Additionally, see this 4/29/21 Washington Submit story by Mary Claire Molloy, Lenny Bernstein, Frances Stead Sellers and Nick Anderson about individuals who need the Johnson & Johnson “one-and-done” COVID-19 vaccine, not the two-shot COVID-19 vaccine, now that the U.S. authorities has lifted a 10-day J&J COVID-19 vaccine pause over considerations about extraordinarily uncommon blood clots. The J&J vaccine, which is less complicated to retailer than the Pfizer and Moderna vaccines, could possibly be notably useful in reaching homeless folks, seasonal employees, and faculty and college college students, the story suggests.

Are you vaccinated however nonetheless behaving as if you’re not, reminiscent of persevering with to keep away from all social contact even with different vaccinated folks? A 4/29/21 piece by Katherine J. Wu at The Atlantic reveals that you’re not alone. “Readjusting our concepts about what’s secure goes to take time,” the piece states. The anxiousness that helped to maintain a few of us from getting contaminated with SARS-CoV-2 can’t simply be turned off, in keeping with an Emory College psychologist quoted within the piece. “It’s bought to energy down,” he provides. Additionally, folks in “blended vaccination households,” reminiscent of these with youngsters — most of whom aren’t eligible for COVID-19 vaccines within the U.S. — nonetheless should make a difficult “danger calculus,” Wu writes. And present public well being steerage is “splintering,” she provides, as a few of us are vaccinated and others aren’t. “That punts loads of the work to us, as people, to tailor the foundations to our specific lives by advert hoc risk-benefit analyses,” Wu writes.

An interactive story at The New York Instances exhibits how uncooked materials, primarily small rings of DNA every containing a gene for SARS-CoV-2’s spike protein, is reworked into Pfizer-BioNTech’s COVID-19 vaccine. A two-month course of that integrates materials from Pfizer amenities in three U.S. states yields tens of millions of frozen doses of the vaccine, able to ship, states the story by Emma Cott, Elliot deBruyn, and Jonathan Corum (4/28/21). Steps embody: 1) taking DNA out of chilly storage, thawing the gene-carrying DNA and modifying “a batch” of E. coli micro organism to absorb the DNA; 2) getting the micro organism to multiply/develop in a heat, sterile setting; 3) harvesting and purifying the DNA from the now multiplied micro organism; 4) testing the DNA for purity; 5) slicing and filtering the DNA; 6) and freezing, packing and transport bottles of the DNA “with a small monitor that may document its temperature in transit” and be sure that containers are saved at detrimental 4 levels F (detrimental 20 levels C). At locations in Germany and in Massachusetts, the DNA is reworked into messenger RNA, “the lively ingredient of the Pfizer-BioNTech vaccine.” Extra steps observe earlier than vaccine doses are examined once more and make it into washed and warmth sterilized vials.” Some 148 million folks in the US — greater than half of the nation’s adults — have acquired not less than one dose of a COVID-19 vaccine. “Greater than a billion doses have been administered worldwide,’ states the story, which ends with details about how Pfizer and BioNTech are growing new variations of their vaccine that might goal SARS-CoV-2 variants.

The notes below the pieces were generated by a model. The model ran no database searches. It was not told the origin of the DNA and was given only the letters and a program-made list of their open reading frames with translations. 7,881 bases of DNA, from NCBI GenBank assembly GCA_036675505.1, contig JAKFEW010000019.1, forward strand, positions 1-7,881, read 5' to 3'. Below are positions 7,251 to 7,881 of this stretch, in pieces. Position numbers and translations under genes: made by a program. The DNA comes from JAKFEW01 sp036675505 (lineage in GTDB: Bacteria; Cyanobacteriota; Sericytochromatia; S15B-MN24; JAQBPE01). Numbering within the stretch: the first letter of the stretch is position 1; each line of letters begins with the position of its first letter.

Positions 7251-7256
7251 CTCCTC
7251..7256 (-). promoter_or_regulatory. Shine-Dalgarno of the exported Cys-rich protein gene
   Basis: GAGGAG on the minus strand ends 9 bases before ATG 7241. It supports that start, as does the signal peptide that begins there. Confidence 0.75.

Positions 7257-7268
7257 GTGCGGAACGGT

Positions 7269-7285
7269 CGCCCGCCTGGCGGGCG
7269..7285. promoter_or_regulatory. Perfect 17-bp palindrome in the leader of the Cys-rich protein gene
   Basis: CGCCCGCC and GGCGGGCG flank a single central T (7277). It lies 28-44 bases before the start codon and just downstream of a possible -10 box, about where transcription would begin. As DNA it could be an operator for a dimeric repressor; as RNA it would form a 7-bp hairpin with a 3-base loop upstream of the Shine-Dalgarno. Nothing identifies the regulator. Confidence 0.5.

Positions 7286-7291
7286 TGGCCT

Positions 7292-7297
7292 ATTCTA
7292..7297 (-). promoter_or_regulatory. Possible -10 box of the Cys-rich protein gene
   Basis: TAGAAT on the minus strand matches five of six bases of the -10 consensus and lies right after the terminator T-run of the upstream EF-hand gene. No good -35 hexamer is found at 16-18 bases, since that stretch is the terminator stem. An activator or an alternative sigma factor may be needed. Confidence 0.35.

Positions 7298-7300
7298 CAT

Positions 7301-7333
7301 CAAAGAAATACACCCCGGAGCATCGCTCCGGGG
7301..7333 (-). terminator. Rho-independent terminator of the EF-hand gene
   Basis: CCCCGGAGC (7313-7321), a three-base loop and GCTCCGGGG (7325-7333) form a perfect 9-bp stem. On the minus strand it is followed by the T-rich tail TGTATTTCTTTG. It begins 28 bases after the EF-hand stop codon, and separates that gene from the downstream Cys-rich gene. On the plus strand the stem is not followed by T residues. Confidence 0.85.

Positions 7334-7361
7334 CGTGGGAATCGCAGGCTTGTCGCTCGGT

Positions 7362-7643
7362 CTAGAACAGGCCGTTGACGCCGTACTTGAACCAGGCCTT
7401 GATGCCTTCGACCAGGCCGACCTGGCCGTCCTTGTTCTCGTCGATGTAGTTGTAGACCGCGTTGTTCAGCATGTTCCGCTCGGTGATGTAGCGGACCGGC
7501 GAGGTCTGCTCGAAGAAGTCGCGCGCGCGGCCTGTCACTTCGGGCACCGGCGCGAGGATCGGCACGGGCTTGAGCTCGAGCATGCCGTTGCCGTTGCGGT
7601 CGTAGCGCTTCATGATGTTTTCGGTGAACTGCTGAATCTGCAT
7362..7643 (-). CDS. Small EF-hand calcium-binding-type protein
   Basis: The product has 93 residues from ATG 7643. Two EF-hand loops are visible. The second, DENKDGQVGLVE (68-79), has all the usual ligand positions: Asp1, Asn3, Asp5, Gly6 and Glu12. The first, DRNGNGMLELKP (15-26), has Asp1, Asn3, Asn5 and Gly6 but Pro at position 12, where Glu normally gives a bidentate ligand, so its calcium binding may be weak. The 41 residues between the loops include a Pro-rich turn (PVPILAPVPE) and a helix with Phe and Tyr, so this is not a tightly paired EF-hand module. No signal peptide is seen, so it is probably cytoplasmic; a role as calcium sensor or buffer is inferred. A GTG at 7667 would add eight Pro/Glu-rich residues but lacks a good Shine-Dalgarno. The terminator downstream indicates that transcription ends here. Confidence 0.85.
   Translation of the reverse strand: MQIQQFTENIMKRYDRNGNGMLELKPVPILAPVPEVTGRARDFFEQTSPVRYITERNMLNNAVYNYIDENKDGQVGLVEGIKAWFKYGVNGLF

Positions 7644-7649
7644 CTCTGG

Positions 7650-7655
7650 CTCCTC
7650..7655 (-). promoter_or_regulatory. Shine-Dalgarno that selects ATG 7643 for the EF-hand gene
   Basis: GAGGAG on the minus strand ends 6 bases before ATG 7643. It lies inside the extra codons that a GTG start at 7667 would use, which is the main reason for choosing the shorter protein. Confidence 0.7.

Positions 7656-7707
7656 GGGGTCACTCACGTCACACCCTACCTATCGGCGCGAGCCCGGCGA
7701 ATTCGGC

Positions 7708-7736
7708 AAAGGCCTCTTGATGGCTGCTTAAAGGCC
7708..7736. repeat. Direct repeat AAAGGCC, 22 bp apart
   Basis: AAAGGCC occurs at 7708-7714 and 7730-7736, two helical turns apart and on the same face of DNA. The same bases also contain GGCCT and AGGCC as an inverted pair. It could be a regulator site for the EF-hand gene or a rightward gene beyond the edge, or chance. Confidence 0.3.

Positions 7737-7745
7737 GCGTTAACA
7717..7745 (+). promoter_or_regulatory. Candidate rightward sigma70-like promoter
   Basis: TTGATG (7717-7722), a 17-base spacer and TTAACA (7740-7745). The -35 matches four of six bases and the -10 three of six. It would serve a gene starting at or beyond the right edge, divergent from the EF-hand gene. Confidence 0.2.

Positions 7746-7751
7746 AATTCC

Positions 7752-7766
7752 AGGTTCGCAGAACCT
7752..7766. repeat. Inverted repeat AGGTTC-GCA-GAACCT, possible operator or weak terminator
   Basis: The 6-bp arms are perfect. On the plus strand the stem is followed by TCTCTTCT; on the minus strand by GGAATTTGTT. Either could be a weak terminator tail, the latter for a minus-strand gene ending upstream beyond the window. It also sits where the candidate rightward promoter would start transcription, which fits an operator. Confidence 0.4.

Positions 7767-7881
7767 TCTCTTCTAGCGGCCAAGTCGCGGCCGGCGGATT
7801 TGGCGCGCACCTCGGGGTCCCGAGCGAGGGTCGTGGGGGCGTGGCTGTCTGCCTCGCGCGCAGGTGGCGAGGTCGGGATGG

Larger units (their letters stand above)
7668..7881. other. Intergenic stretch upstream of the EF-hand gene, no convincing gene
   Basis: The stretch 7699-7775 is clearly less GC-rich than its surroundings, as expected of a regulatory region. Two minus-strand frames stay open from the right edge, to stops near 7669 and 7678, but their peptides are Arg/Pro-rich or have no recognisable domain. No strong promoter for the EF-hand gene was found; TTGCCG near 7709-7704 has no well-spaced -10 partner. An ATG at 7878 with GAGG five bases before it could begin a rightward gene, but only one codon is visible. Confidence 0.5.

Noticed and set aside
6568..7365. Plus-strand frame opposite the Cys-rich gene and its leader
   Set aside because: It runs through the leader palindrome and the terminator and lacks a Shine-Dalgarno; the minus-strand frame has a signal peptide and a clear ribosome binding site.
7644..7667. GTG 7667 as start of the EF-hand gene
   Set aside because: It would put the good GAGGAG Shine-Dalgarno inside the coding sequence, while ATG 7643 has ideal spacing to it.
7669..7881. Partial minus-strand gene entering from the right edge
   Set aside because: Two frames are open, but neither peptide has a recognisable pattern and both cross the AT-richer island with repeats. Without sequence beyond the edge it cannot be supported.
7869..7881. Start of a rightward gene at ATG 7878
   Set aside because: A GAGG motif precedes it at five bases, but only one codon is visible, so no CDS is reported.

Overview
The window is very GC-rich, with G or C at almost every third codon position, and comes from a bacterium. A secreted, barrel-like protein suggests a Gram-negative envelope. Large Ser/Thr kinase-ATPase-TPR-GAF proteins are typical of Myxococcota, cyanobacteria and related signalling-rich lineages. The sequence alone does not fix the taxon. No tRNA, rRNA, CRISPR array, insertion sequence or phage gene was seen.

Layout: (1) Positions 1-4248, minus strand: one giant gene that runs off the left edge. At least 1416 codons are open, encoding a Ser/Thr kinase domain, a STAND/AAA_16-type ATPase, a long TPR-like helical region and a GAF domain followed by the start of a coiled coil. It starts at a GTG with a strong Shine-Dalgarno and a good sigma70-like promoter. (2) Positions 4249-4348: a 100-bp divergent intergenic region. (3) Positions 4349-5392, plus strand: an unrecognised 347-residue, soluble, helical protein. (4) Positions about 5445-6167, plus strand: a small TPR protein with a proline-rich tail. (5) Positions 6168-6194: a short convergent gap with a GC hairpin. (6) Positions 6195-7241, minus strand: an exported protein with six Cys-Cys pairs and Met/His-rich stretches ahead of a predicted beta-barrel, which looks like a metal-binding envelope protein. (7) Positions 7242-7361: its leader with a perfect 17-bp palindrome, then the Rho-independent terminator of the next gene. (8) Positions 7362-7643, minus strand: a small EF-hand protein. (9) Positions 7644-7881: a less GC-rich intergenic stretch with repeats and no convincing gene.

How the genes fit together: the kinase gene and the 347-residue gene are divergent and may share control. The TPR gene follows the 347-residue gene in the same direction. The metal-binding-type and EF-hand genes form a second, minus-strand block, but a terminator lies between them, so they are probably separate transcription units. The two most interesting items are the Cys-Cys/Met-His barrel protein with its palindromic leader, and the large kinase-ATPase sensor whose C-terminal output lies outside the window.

In Farsi, the weekly Covid Forged options virologist Mahan Ghafari and immunologist Mehrnoush Jafari discussing COVID-19 information and debunking misinformation for Persian-language audiences (Iran, Afghanistan, and so on.). The podcast is produced by Montreal-based freelance science journalist Pouria Nazemi.

You would possibly get pleasure from, “Up to date privateness coverage out of your youngsters,” by Rachel Mans McKenny for McSweeney’s (5/4/21).